Table 1

Measures and key characterises used in social network analysis20 21 23 24

Global structure: measureCharacteristic
Network structural analysis
CohesionDescribes the interconnectedness of actors in a network. There are three types of measures of cohesion:
 DistanceDistance measures the number of ties that separate two actors. If two nodes are directly connected, the distance is one. If these two nodes are separated by one node, the distance is two, and so on.
 ReachabilityReachability defines the degree by which a node can be reached by other nodes. If a certain number are unreachable by some actors, it means that the network is fragmented. Reachability corresponds to the number of steps maximally needed to reach from one node to any other node in the network.
 DensityDensity is defined as the number of existing ties divided by the number of possible ties. Dense networks are thought to be good for coordination of an activity among actors. However, the downside to having dense networks is that they can entrench a particular value system and norm.
CentralityThe degree of centrality represents the number of ties an actor has. If an actor has many ties compared with other actors, this indicates that this actor has a central position in the network. Centrality can also characterise the shape of a whole network. To analyse centrality further, there are three measures:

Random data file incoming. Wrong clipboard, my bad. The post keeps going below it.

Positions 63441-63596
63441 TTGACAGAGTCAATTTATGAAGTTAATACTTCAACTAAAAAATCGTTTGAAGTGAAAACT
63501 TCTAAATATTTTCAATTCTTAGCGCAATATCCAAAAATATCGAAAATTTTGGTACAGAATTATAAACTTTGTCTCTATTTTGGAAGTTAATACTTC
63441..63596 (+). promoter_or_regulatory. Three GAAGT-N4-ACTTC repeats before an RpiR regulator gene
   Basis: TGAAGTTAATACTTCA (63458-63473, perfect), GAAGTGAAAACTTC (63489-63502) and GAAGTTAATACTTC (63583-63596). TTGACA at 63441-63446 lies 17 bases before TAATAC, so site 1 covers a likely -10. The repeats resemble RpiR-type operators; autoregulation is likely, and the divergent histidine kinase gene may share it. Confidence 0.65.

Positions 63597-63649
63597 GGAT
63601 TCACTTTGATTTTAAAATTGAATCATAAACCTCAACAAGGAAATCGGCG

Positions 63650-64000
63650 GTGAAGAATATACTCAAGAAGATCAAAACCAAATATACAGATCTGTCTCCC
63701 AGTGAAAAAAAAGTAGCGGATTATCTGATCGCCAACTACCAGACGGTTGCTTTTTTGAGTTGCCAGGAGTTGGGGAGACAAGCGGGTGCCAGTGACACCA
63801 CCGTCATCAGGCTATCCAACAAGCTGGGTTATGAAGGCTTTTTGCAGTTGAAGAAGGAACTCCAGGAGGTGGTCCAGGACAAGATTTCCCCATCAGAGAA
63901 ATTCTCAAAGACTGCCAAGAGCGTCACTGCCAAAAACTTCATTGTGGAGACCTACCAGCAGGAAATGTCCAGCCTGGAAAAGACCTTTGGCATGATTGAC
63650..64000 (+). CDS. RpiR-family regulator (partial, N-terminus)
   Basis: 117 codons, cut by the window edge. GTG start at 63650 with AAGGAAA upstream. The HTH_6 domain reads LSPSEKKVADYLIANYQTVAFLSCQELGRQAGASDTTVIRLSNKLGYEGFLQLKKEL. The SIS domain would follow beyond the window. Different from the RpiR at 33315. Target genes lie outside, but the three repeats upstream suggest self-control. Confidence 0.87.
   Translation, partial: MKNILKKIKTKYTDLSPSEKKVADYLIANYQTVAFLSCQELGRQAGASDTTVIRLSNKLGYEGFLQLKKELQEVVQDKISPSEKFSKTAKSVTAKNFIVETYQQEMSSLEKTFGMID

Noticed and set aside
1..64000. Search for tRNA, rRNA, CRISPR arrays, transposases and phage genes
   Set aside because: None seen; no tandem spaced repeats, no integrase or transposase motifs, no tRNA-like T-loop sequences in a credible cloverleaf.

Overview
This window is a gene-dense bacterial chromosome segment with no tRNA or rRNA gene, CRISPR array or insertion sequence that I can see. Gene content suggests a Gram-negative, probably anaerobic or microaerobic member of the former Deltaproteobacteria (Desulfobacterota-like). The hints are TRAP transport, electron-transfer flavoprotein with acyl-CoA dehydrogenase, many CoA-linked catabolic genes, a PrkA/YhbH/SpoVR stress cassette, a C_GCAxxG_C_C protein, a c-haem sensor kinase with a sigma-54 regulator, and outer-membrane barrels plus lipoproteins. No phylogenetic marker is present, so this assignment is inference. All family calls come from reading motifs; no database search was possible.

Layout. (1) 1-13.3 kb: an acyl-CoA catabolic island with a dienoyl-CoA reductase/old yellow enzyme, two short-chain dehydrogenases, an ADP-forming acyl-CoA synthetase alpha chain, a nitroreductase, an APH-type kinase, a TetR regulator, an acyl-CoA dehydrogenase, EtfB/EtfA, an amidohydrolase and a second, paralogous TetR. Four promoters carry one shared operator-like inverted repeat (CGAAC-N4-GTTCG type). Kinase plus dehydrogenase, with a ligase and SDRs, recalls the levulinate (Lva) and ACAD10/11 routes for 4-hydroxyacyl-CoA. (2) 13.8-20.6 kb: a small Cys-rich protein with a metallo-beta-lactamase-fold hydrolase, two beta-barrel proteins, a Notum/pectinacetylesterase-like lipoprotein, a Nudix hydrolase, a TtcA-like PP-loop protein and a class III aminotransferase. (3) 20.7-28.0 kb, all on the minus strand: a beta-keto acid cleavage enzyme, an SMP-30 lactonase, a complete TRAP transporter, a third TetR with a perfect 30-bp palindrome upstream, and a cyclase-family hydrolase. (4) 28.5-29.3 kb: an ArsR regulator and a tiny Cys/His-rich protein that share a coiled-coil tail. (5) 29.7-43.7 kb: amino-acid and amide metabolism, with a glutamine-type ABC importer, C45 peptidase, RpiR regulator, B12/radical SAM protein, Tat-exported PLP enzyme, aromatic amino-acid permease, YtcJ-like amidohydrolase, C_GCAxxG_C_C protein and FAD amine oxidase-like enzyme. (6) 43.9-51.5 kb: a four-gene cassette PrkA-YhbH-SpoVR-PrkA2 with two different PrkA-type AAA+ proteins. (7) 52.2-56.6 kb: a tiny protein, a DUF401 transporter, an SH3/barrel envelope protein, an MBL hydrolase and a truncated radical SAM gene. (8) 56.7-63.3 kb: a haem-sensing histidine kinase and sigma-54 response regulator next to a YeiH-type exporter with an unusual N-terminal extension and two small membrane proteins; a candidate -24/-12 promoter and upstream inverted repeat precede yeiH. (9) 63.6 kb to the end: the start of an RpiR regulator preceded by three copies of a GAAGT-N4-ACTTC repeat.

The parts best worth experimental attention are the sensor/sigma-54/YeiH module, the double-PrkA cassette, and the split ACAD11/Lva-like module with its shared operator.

Degree centralityIs the sum of all other actors who are directly to a particular actor. It signifies activity or popularity.
 Degree closenessIs based on the notion of distance. If an actor is close to all others in the network (a distance of no more than one), then that actor is not dependent on any other actor to reach everyone in the network.
 Betweenness centralityIs the number of times an actor connects pairs of other actors, who otherwise would not be able to reach one another, and is an indicator of the power that actor has in the network.
Within structure: measureNetwork pairwise (between-actor) analysis.
Tie strengthRelates to the intensity of the connection between two actors.
EmbeddednessIs the extent to which network members share common peers, reflecting the number of neighbours that two connected members have in common.
Role and position: measure Characteristic
Network relational analysis
Structural equivalenceActors that have exactly the same ties to exactly the same others in a network.
Regular equivalenceLess formal than structural equivalence. Actors who are defined as being regularly equivalent have identical ties, but not necessarily to identical others.
Automorphic equivalenceAutomorphic equivalence asks if the whole network can be re-arranged, putting different actors at different nodes, but leaving the relational structure or skeleton of the network intact.